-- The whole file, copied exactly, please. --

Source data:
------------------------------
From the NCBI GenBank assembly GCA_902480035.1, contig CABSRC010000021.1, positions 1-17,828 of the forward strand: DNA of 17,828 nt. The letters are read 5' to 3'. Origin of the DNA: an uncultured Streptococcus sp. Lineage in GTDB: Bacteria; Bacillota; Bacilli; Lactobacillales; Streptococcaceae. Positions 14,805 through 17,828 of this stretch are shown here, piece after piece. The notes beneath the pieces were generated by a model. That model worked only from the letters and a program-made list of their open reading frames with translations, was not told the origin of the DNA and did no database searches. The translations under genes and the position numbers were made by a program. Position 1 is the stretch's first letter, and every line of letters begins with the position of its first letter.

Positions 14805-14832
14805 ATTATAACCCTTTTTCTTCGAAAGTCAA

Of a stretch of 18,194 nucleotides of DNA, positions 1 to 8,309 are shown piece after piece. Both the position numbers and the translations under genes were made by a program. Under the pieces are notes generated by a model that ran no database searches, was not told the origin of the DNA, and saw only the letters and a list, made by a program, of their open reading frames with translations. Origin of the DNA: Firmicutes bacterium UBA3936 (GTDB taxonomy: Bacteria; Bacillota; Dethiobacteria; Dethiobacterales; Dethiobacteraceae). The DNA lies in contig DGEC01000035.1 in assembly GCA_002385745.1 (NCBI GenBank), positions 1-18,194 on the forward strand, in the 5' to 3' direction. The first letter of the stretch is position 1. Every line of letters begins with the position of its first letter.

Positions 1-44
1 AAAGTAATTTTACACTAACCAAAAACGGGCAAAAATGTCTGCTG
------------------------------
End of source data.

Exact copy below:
From the NCBI GenBank assembly GCA_902480035.1, contig CABSRC010000021.1, positions 1-17,828 of the forward strand: DNA of 17,828 nt. The letters are read 5' to 3'. Origin of the DNA: an uncultured Streptococcus sp. Lineage in GTDB: Bacteria; Bacillota; Bacilli; Lactobacillales; Streptococcaceae. Positions 14,805 through 17,828 of this stretch are shown here, piece after piece. The notes beneath the pieces were generated by a model. That model worked only from the letters and a program-made list of their open reading frames with translations, was not told the origin of the DNA and did no database searches. The translations under genes and the position numbers were made by a program. Position 1 is the stretch's first letter, and every line of letters begins with the position of its first letter.

Positions 14805-14832
14805 ATTATAACCCTTTTTCTTCGAAAGTCAA

Of a stretch of 18,194 nucleotides of DNA, positions 1 to 8,309 are shown piece after piece. Both the position numbers and the translations under genes were made by a program. Under the pieces are notes generated by a model that ran no database searches, was not told the origin of the DNA, and saw only the letters and a list, made by a program, of their open reading frames with translations. Origin of the DNA: Firmicutes bacterium UBA3936 (GTDB taxonomy: Bacteria; Bacillota; Dethiobacteria; Dethiobacterales; Dethiobacteraceae). The DNA lies in contig DGEC01000035.1 in assembly GCA_002385745.1 (NCBI GenBank), positions 1-18,194 on the forward strand, in the 5' to 3' direction. The first letter of the stretch is position 1. Every line of letters begins with the position of its first letter.

Positions 1-44
1 AAAGTAATTTTACACTAACCAAAAACGGGCAAAAATGTCTGCTG